by Jane Yolen
This past couple of years I have taken a long-planned new road on my trip through children’s and young adult books, traveling into graphic novels. You may know me as a picture book writer, a poet, novelist for midgrades and young adults, and an occasional nonfiction writer for children. Some of you may even know my adult stories, poetry, fiction, nonfiction.
The truth is, I had long wanted to write a graphic novel, being a comic book fan from way back. I especially love Neil Gaiman’s Sandman, Mike Mignola’s Hellboy, Art Spiegelman’s Maus, and Linda Medley’s Castle Waiting. I even got to write introductions for the graphic novels from three of those. I’ll let you guess which one I didn’t introduce.
For the past fifteen or so years, I’d actively pitched ideas for graphic novel’s to the editors I knew. But not one of them thought the graphic novel was something I—or they—could produce successfully. These rejections had nothing to do with whether or not the editors knew anything about graphic novels. Or read them. Or thought them interesting. Or provocative. Or even possible moneymakers. Most of the editors said something like, “Why would you want to do any such thing?” as if writing a graphic novel was—somehow—beneath me and possibly demeaning to my reputation as a writer. Soiling my lit’ry fingers, doncha know.
Finally, almost by accident–but really because manga had begun to make inroads even into literary publishers, my agent set up a meeting for me with Mark Siegel. He had just put out his first list of First/Second books, an imprint under the Macmillan logo, a list dedicated exclusively to graphic novels and his second list was ready to be launched, a brilliant list which included Gene Yung’s astonishing American Born Chinese which eventually won an impressive number of awards, rewrote the book on graphic novels for kids, and put First/Second on the publishing map.
I tried to sell Mark the idea of turning one or more of my many short stories or novellas into graphic novels. He said he wanted something brand new from me. I searched my memory banks (I was a bit sharper five years ago when we started this project!) and remembered a short story which had been seriously foiled at about page 5.
Foiled? Is this about fencing? Well, yes. My eleven-year-old granddaughter Maddison was an avid fencer. I’d promised a story for one of the Datlow/Windling anthologies and thought this story, “Foiled” was going to be that story. Not only was it based around Maddison’s winning ways as a fencer, it was also about my own days as a Smith College fencer when I lost my foil on a date in Grand Central Station.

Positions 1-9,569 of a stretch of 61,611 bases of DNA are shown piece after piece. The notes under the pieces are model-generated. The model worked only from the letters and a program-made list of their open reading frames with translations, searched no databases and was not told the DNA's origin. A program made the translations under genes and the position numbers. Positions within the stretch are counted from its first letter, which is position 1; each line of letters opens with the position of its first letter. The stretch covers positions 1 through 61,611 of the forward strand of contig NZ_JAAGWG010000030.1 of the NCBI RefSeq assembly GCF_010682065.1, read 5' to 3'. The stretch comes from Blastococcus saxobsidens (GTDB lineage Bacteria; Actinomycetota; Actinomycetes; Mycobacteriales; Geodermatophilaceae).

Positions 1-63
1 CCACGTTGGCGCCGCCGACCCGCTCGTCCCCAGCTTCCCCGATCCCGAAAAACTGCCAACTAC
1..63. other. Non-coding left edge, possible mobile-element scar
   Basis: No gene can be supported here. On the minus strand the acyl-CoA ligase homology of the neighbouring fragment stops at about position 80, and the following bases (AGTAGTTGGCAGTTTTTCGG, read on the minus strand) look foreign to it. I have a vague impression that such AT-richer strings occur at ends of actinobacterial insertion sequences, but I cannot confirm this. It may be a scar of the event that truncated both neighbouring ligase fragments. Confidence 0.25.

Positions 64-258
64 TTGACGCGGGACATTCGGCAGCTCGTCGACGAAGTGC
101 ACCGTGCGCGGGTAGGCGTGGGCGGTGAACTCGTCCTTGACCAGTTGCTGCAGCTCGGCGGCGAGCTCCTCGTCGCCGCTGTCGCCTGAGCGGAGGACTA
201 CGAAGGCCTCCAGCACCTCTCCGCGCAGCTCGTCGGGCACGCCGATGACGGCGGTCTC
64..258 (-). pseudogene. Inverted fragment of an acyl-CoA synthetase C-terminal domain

You heard that right. I lost my fencing foil on a date in Grand Central Station.
Why, I hear you wondering, was I on a date in GCS carrying a foil? Who was the date with? Was I expecting trouble? Did I find trouble?
Now, now! I am 72 years old. You can’t expect me to remember—or tell you—the details! Suffice to say, it was the early 60s. These things often happened then.
Actually, I have no idea why I had a weapon with me on a date, or why I was on a date in Grand Central, or with whom. But the connection between Grand Central and my lost foil is so strong, it has to be true. Or as true as anyone who has spent her working life lying as a vocation.
So I started the short story, “Foiled” for the anthology. My pov character was an ardent and very good teenage fencer, Aliera (a named stolen from one of my other set of grandkids’ favorite babysitter because it was the perfect name). I figured that Aliera would meet the handsome new boy in school for a date after her Saturday fencing class. And they planned to meet at Grand Central because. . .well because. But Avery, the handsome new boy (named after Maddison’s then sixth grade boyfriend) is late. While Aliera is waiting, an annoying bird has gotten caught inside the station (this often occurs, you know), so Aliera puts on her fencing mask. Suddenly she is able to see the world of the faerie, both the good fairies of the Seelie Court and the ogres and goblins and trolls oh my! of the Unseelie court, only she doesn’t know that at first.
You see, Aliera is—unbeknownst to herself or her parents—the Last Defender of Faerie.
This is Part 1 of 2. Read on here…
Jane Yolen has 300 books published, and another graphic novel, from DarkHorse ith pictures by Rebecca Guay, will be out this fall: The Last Dragon.